Now, let's summarize the information:

- Binary Subnet Mask: 11111111.11111111.11111111.11000000
- Binary Wildcard Mask: 00000000.00000000.00000000.00111111
- Binary Broadcast Address: 11000000.10101000.00001010.00111111
- Binary Network ID: 11000000.10101000.00001010.00110000
- Binary Host ID: 00000000.00000000.00000000.00011010

Route Summary: Since this is a single IP address with a subnet mask of /26, there is no need for route summarization in this case.

VLSM (Variable Length Subnet Masking): VLSM is a technique that allows you to allocate different subnets with different subnet mask lengths within a larger network. It's commonly used to optimize IP address utilization. However, in this example, we only have one subnet, so VLSM isn't required here.

I'll explain VLSM (Variable Length Subnet Masking):
VLSM is a technique used to subnet a network in a way that allows for more efficient utilization of IP address space. It is based on considering the common bits in the Network ID of different subnets. By doing this, route summarization can be performed as long as there are common bits in the Network ID, and the remaining bits are used for the User ID.

Let's break down the explanation:
1. Subnetting:
When you have a large network and need to divide it into smaller subnetworks (subnets), subnetting is the process of creating these smaller divisions. Each subnet is allocated a range of IP addresses that it can use for its devices.

2. Network ID and User ID:
In an IP address, the Network ID represents the portion of the address that identifies the specific subnet to which the device belongs. It's common among all the devices within that subnet. On the other hand, the User ID (also known as Host ID) is the portion of the IP address that uniquely identifies each individual device within the subnet.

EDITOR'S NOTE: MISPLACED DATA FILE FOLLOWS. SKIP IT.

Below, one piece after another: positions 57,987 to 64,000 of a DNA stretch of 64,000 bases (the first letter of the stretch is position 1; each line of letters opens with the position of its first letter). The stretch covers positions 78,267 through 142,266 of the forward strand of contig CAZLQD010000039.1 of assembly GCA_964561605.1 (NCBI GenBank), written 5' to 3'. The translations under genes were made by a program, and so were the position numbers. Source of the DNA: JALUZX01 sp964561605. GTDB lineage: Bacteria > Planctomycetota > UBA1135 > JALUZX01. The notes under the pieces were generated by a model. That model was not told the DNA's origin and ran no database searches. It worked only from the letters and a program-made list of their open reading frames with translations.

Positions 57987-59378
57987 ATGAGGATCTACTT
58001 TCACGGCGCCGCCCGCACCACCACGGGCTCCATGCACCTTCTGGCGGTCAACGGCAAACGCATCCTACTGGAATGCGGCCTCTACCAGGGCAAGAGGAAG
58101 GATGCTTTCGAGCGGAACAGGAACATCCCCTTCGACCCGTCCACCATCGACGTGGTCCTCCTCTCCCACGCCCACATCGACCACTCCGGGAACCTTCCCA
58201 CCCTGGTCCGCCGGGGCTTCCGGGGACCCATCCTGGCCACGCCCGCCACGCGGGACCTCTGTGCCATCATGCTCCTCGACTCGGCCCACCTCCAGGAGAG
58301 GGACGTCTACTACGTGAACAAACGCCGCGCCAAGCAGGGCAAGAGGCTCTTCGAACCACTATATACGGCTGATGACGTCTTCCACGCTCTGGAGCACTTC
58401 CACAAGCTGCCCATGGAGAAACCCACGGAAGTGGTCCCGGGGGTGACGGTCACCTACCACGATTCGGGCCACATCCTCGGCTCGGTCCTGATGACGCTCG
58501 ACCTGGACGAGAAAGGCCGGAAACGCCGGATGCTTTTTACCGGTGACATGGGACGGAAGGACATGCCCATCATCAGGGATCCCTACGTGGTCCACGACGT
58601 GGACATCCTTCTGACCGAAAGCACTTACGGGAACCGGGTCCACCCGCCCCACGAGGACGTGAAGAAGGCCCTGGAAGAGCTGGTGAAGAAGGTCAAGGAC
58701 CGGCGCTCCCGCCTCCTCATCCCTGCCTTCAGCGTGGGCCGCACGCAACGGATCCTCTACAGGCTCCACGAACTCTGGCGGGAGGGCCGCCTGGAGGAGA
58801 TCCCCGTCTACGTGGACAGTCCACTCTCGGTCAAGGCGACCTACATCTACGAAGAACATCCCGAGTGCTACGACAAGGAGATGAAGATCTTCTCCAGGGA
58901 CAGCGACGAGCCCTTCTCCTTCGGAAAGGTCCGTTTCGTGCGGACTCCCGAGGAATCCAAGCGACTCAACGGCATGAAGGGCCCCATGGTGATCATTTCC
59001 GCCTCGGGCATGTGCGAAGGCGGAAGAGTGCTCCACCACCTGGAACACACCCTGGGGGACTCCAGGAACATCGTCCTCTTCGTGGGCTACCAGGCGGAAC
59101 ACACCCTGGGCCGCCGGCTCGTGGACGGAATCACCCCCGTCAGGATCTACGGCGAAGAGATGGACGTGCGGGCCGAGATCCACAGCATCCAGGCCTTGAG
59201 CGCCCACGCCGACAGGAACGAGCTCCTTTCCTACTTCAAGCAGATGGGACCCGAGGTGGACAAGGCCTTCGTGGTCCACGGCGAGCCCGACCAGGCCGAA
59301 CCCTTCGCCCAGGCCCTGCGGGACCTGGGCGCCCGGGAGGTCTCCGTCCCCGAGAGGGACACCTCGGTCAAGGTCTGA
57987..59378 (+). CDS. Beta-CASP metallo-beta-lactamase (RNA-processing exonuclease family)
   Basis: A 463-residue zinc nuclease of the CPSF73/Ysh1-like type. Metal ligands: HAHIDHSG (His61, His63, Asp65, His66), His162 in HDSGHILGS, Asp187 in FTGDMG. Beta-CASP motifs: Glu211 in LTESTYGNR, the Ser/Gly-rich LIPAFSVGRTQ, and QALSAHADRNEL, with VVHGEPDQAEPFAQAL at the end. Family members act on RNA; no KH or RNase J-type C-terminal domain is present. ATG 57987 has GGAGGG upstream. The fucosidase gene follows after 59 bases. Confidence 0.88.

3. Common Bits in Network ID:
In VLSM, when you create subnets, you identify common bits in the Network ID across those subnets. These common bits indicate the higher-level network that encompasses all the subnets. By identifying these common bits, you can perform route summarization, which means you can represent multiple subnets with a single, larger network address. This helps reduce the size of routing tables and makes routing more efficient.

4. Route Summarization:
Route summarization, also known as route aggregation, is a process where multiple smaller network addresses are represented by a larger network address. This larger address covers all the individual smaller addresses. By summarizing routes, routing devices (such as routers) can use a single entry in their routing table for multiple subnets, simplifying and speeding up the routing process.

5. Remaining Bits for User ID:
After summarizing the common bits in the Network ID for route summarization, the remaining bits in the Network ID are unique to each subnet. These unique bits are then used as the User ID, allowing each subnet to assign unique IP addresses to its devices.

In summary, VLSM allows you to divide a larger network into smaller subnets while efficiently using IP address space. By identifying common bits in the Network ID, you can perform route summarization, and the remaining bits are used to uniquely identify devices within each subnet. This helps optimize network addressing and routing.